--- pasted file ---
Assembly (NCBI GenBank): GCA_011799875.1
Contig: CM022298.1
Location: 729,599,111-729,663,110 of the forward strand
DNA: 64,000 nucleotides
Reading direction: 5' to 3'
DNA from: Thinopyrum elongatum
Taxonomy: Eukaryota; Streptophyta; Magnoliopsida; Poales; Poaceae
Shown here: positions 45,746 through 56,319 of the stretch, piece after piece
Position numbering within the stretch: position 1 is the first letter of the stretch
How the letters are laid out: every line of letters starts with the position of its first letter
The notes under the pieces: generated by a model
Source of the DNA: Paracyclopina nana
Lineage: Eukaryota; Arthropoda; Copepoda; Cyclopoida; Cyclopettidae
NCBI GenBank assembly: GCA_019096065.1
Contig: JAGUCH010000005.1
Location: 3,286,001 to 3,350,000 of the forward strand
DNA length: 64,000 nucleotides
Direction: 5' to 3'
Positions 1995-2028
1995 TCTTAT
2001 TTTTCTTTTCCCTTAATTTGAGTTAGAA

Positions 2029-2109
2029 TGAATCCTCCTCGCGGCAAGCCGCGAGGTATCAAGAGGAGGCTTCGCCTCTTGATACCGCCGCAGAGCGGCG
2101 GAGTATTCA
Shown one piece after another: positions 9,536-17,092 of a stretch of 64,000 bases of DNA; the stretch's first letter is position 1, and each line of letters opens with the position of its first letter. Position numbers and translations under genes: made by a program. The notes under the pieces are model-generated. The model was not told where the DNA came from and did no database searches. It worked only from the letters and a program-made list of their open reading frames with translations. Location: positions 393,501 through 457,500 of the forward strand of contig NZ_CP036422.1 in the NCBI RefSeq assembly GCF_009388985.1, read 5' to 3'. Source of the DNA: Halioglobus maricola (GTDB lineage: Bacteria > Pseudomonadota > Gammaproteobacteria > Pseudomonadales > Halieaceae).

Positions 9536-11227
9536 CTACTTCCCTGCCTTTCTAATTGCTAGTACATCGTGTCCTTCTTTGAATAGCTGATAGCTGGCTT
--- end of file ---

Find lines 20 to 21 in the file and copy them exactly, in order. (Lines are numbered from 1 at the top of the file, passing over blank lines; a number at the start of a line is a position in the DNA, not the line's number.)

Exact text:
1995 TCTTAT
2001 TTTTCTTTTCCCTTAATTTGAGTTAGAA